Oxford Calling

A blog about working full time and studying part time

Just back from my first module at Oxford with new friends, new perspectives and new skills! Here’s my take on how returning to university will benefit me…

Breathing new life into my career: Outdated skills can end the most promising of careers. No matter what your age, knowledge is king, and embarking on fresh learning cycles is a key part of maintaining success in the new digital workforce.

Networking: It’s a great place to meet people who want to meet you back! My classmates’ companies ranged from global heavy hitters through to one man enterprises, all of us linked by the desire for self-improvement. Bringing such professionals into the classroom to threw up fascinating insights and perspectives that I simply would not have encountered anywhere else.

Finish what you started: I was a pretty poor student the first time round, but i’m now more mature, motivated, and determined to do things right. In addition, my teenage years were dominated by my parents divorce, and coping with this came well ahead of scoring top grades. Winning a scholarship was therefore extra special for me, making up for potential that I couldn’t fulfil back then. So if you’re thinking of going to study, don’t hesitate! The benefits are already kicking in, and I’m enjoying every second!

I’ve finally hit the road and am on a coach bound for Oxford! Pre-reading is done, and case study prep is safely in the bag. It’s been super helpful to treat this initial study as practice, trying out different note taking techniques and testing out mind mapping apps to see which work best for me. It’s helped make me as prepared as I can be to absorb the lectures, and hopefully got my focus where it needs to be.

Only other problem now is i’ll miss my kitties immensely while i’m away. Luckily my grief will be assuaged somewhat by the presence of the esteemed Professer Biscuit and Admiral Flapjack at my accom! So if you happen to see a crazy lady roaming the corridors of St Hugh’s College shaking a bag of Dreamies, do stop me and say hello!

With only a week to go until lectures start I’ve been cracking on with my pre-course assignments, but in the process my own personal Auld Enemy has put in an appearance – that inner voice that stays ‘you’re really not smart enough to do this’, and ‘everyone else is going to be WAY better than you’ , otherwise known as the Imposter Syndrome.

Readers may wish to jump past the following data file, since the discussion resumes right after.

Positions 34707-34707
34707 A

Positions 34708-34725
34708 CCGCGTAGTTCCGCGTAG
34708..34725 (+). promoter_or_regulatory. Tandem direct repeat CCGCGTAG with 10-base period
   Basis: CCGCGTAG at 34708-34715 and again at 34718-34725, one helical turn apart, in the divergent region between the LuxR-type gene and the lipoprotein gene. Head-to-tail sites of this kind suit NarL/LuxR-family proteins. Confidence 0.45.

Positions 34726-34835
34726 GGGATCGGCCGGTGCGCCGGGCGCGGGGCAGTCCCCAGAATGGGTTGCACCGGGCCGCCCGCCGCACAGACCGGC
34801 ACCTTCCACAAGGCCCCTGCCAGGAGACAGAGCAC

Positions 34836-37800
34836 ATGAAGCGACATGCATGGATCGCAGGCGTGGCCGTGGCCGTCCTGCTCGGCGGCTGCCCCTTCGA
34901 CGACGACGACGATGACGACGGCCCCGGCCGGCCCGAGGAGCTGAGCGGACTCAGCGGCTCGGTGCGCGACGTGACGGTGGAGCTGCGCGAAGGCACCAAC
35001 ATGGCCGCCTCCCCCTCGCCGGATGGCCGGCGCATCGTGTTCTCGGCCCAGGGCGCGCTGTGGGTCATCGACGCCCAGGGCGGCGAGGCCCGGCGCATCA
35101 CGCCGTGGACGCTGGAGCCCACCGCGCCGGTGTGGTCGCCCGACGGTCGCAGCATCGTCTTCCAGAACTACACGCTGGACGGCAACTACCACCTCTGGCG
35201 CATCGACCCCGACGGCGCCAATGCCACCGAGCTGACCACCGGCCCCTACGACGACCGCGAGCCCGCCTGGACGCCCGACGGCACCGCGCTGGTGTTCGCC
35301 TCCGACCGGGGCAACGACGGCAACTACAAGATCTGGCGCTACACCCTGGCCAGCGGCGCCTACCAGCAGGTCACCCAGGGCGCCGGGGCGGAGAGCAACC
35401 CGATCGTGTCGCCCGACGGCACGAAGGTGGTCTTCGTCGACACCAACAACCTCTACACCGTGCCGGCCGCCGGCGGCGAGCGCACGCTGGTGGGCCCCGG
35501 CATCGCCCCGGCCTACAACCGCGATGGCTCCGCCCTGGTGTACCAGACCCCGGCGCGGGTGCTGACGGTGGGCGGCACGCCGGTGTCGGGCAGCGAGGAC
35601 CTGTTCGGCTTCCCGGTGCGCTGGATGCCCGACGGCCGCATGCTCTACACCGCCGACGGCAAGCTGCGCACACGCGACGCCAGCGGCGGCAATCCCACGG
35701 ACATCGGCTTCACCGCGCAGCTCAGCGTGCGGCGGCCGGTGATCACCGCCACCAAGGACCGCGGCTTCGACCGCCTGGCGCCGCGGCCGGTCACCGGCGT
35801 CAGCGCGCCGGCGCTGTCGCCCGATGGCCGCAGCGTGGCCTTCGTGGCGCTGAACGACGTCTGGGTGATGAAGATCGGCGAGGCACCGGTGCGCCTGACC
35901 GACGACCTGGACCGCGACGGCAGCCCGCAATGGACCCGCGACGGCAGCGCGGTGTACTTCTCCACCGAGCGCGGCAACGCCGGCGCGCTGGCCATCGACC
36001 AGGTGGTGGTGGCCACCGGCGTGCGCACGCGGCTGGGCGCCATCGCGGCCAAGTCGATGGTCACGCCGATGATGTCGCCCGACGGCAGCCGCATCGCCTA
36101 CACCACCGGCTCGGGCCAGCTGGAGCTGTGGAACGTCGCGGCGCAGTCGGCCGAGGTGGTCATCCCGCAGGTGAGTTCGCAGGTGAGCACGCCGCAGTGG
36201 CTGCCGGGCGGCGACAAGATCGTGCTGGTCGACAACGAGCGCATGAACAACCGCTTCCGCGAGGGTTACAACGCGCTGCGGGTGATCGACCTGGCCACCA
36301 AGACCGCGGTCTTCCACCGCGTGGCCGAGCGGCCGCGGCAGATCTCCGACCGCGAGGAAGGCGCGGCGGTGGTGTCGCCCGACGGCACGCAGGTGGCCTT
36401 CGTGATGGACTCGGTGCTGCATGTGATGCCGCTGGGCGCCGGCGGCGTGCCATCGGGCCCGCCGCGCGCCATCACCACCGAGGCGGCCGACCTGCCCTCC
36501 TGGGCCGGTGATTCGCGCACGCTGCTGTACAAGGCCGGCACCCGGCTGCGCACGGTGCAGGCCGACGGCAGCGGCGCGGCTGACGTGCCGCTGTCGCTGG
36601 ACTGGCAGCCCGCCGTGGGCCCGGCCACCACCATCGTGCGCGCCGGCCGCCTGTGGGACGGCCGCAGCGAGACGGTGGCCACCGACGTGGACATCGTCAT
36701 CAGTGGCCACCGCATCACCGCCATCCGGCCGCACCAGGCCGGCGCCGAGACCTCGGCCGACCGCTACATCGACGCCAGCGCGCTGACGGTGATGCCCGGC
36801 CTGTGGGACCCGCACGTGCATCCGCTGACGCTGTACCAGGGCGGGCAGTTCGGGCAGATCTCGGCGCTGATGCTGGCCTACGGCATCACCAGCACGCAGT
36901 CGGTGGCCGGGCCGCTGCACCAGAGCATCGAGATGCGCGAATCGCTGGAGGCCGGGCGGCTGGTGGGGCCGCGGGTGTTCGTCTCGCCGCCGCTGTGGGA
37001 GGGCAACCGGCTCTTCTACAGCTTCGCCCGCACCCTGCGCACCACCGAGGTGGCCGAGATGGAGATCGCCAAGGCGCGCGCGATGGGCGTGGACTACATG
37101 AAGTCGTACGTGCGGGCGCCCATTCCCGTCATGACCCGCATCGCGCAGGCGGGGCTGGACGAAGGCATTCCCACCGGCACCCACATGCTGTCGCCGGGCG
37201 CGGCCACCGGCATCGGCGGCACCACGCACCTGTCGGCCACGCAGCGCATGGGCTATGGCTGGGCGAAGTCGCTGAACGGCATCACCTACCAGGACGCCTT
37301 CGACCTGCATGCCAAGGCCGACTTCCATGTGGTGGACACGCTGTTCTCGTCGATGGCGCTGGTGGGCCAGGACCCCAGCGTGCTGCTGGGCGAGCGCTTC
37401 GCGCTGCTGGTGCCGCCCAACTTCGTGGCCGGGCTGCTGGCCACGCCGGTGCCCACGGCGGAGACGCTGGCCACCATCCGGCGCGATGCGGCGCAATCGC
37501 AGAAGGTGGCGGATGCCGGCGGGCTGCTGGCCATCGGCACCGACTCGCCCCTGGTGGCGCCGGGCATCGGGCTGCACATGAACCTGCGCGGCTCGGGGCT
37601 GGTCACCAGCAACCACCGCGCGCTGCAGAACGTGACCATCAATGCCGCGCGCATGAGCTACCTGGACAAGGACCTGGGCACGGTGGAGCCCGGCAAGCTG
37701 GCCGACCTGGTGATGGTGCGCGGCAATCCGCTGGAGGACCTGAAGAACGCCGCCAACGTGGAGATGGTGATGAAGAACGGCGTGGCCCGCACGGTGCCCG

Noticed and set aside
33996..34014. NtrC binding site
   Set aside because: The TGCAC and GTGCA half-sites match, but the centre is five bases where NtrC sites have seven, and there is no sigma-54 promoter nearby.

This is not a new experience for me. Entering the finance industry as an arts graduate meant frequently finding myself in rooms full of maths grads, MBAs, and economics whizz-kids, all discussing mind bogglingly complex subject that while I sat there feeling smaller and smaller. Its intimidating, its debilitating, its disheartening. I did eventually find my feet, but that small critical voice has never really left me, and still shows up from time to time to remind me of my shortcomings.

Interestingly, I was part of the hosting team when WIBF ran a workshop on the Imposter Syndrome a while back, and it proved to be one of our most attended events ever. When the facilitator asked the audience who had experienced IS, about 80% of hands shot up – I was astonished! The room was full of accomplished, successful women performing the most complex roles, how can they all have the same chronic self-doubt as I do?

Thankfully, Imposter-ism has become a well studied phenomenon. It affects people at every level of industry, and appears to be linked to perfectionist traits, as well as an inability to really internalise external success. Perhaps this explains why so many of my high flying colleagues have felt it too.

There are a number of articles out there on how to overcome IS, but I’ve found my own way of dealing with it: simply by ‘owning’ the imposter! Finance professionals come under great pressure to be the ‘smartest guys in the room’ (thanks for that Goldman Sachs!), and are terrified to speak up in case they’re unmasked as a ‘fraud’, but I have discovered that being the dumbest person in the room has its own special power!